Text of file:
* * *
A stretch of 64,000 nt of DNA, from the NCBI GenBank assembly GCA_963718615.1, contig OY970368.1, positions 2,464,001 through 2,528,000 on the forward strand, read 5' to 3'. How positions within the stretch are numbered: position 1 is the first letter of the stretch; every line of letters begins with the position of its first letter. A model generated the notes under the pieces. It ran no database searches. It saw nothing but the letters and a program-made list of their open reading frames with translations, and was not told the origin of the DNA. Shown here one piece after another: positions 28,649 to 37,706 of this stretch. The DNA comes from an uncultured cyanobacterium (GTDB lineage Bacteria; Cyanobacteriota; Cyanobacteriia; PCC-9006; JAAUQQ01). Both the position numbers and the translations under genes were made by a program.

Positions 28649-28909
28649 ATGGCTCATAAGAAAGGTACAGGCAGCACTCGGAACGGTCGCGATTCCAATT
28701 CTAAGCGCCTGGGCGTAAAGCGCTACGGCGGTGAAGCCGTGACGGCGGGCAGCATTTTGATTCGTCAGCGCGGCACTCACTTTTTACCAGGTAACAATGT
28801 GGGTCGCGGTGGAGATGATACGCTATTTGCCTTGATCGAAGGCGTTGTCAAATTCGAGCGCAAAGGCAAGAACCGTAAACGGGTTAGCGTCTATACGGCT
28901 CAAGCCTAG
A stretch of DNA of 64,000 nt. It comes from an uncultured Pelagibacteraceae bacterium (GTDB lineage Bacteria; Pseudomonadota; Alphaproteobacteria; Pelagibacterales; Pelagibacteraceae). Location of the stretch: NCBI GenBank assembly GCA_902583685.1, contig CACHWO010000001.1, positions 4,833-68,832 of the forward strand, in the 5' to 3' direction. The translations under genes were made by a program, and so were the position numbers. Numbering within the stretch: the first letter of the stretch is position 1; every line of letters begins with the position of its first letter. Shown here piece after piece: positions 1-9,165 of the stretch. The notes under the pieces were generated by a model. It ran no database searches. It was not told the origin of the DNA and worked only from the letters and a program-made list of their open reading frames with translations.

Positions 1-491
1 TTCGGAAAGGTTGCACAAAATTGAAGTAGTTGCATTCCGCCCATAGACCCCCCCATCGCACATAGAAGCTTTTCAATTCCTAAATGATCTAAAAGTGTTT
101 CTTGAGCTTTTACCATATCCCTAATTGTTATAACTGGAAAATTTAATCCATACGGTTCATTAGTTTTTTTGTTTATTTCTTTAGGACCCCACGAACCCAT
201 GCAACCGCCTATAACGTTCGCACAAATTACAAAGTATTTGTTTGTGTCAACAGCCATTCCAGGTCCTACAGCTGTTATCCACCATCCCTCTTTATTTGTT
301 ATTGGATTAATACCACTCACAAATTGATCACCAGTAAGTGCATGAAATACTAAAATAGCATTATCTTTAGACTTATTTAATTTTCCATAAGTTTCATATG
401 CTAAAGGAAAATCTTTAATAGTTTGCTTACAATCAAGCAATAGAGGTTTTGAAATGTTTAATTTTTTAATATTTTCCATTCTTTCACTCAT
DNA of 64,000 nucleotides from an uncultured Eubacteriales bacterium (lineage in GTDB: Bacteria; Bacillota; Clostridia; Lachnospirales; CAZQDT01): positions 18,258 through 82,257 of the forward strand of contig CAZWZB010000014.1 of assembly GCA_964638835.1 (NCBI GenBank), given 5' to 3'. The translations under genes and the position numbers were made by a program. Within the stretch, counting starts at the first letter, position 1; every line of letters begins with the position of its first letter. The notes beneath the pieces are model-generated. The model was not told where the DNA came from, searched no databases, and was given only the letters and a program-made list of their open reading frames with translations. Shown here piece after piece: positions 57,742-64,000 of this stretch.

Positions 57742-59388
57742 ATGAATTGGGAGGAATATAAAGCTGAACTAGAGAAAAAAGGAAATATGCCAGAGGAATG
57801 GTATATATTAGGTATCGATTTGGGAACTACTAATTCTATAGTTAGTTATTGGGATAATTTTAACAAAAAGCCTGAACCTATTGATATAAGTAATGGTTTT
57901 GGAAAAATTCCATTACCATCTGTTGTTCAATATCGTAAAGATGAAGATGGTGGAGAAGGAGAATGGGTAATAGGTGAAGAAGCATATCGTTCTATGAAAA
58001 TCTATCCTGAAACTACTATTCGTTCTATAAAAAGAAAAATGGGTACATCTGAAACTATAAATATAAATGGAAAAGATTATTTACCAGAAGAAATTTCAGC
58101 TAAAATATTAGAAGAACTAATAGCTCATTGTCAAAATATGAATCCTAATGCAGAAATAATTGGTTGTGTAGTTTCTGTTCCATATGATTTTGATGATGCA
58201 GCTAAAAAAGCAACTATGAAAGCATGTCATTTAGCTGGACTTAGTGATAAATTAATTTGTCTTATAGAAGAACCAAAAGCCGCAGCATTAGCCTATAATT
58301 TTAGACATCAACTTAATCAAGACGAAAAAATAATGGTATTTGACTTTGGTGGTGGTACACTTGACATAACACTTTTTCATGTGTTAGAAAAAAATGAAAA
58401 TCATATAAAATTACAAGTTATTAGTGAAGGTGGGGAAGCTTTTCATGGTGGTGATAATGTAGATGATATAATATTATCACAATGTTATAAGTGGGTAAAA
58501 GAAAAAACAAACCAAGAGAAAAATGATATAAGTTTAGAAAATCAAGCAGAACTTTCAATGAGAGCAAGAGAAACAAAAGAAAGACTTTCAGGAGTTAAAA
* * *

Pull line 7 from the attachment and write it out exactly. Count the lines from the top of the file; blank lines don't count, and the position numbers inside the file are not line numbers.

A stretch of DNA of 64,000 nt. It comes from an uncultured Pelagibacteraceae bacterium (GTDB lineage Bacteria; Pseudomonadota; Alphaproteobacteria; Pelagibacterales; Pelagibacteraceae). Location of the stretch: NCBI GenBank assembly GCA_902583685.1, contig CACHWO010000001.1, positions 4,833-68,832 of the forward strand, in the 5' to 3' direction. The translations under genes were made by a program, and so were the position numbers. Numbering within the stretch: the first letter of the stretch is position 1; every line of letters begins with the position of its first letter. Shown here piece after piece: positions 1-9,165 of the stretch. The notes under the pieces were generated by a model. It ran no database searches. It was not told the origin of the DNA and worked only from the letters and a program-made list of their open reading frames with translations.